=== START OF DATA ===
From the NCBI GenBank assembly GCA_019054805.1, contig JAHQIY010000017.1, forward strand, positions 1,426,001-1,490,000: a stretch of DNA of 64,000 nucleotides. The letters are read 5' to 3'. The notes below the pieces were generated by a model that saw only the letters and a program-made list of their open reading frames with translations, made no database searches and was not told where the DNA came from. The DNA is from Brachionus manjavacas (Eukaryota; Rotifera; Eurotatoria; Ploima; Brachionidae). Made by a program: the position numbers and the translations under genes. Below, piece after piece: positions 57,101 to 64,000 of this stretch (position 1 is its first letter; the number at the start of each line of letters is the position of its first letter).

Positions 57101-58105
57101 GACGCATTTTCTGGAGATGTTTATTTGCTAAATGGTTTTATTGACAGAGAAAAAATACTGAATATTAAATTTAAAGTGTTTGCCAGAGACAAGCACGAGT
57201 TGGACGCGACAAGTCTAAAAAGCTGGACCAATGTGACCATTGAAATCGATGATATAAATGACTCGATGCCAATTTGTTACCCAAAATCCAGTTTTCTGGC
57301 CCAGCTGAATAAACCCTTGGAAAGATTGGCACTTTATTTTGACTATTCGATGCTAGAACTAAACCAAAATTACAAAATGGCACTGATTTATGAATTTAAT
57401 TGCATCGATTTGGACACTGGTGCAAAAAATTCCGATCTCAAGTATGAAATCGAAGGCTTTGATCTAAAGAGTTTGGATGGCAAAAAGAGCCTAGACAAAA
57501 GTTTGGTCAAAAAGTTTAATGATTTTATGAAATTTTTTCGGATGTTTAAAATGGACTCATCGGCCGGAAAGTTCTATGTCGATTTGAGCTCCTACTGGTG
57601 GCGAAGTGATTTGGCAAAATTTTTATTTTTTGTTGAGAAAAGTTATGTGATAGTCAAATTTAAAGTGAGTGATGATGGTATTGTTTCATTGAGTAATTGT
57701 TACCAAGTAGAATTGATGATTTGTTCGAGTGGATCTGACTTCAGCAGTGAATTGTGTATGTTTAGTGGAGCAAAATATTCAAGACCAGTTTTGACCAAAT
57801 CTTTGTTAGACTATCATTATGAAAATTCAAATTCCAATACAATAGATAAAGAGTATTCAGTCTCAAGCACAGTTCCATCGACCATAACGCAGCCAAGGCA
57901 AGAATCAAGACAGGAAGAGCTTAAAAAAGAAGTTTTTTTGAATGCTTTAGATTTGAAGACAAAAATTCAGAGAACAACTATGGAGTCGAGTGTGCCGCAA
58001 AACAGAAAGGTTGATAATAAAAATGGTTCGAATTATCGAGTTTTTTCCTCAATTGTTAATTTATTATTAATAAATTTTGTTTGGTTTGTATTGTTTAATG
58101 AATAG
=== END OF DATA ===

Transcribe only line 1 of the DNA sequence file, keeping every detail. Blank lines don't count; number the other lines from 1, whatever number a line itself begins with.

From the NCBI GenBank assembly GCA_019054805.1, contig JAHQIY010000017.1, forward strand, positions 1,426,001-1,490,000: a stretch of DNA of 64,000 nucleotides. The letters are read 5' to 3'. The notes below the pieces were generated by a model that saw only the letters and a program-made list of their open reading frames with translations, made no database searches and was not told where the DNA came from. The DNA is from Brachionus manjavacas (Eukaryota; Rotifera; Eurotatoria; Ploima; Brachionidae). Made by a program: the position numbers and the translations under genes. Below, piece after piece: positions 57,101 to 64,000 of this stretch (position 1 is its first letter; the number at the start of each line of letters is the position of its first letter).